Mov­ing for­ward on Rapid Tran­sit

Ottawa Business Journal - BOMA Magazine - - City Of Ottawa Report -

The City of Ottawa’s new Trans­porta­tion Mas­ter Plan (TMP), ap­proved in Novem­ber 2008, es­tab­lishes a prac­ti­cal vi­sion for the fu­ture of trans­porta­tion in our city. The TMP in­cludes a Rapid Tran­sit Net­work (RTN) and im­ple­men­ta­tion sched­ule for both tran­sit and road projects, as well as a pedes­trian and a cycling plan de­signed to serve a pop­u­la­tion pro­jected to reach al­most 1.2 mil­lion peo­ple by 2031.

The TMP’s ob­jec­tives in­clude re­duc­ing au­to­mo­bile de­pen­dency dur­ing peak travel pe­ri­ods; de­creas­ing com­mute times; in­creas­ing the num­ber of walk­ing and cycling trips by ap­prox­i­mately 50% and in­creas­ing tran­sit trips by about 76%. Given that the cur­rent tran­sit sys­tem through the down­town core is ex­pected to reach ca­pac­ity by 2018, it is es­sen­tial that the City con­tinue to move for­ward with the es­tab­lished TMP.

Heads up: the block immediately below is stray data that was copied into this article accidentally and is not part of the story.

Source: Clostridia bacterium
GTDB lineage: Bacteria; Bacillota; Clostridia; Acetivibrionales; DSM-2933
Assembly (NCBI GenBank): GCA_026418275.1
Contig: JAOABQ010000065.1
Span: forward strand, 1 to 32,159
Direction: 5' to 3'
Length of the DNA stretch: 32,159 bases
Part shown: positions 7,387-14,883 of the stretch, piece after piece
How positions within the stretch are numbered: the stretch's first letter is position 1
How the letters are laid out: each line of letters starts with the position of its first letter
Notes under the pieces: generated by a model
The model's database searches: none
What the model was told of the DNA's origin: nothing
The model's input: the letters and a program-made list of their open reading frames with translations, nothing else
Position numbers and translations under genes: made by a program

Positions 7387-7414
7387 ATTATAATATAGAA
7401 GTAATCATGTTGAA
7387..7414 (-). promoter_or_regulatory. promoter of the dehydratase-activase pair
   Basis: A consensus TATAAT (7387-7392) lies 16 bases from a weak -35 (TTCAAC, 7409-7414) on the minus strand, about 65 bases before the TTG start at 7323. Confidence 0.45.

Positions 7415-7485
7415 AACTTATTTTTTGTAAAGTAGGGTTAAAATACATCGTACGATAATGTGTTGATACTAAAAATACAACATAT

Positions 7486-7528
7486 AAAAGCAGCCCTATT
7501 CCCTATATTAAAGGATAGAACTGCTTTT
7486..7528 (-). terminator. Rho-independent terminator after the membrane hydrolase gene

The RTN project will be di­vided into two phases within which sec­tions / in­cre­ments of the rail ser­vice will be rolled out. In Phase I, In­cre­ment 1, a 12.5 km rail line ser­vice will be built from Tun­ney’s Pas­ture to the ex­ist­ing Blair Road Tran­sit Sta­tion in the east end of Ottawa. The down­town seg­ment of this line will pass through a newly con­structed 3.2 km tun­nel from Booth Street to the Uni­ver­sity of Ottawa. Construction time­lines for Phase I, In­cre­ment 1 of the LRT line are con­ti­gent on the pro­cure­ment model se­lected by Coun­cil in De­cem­ber 2009. City staff have ap­proached the Fed­eral and Pro­vin­cial gov­ern­ments for a high-level fund­ing com­mit­ment of the cost of Phase 1 of the Rapid Tran­sit Net­work (RTN).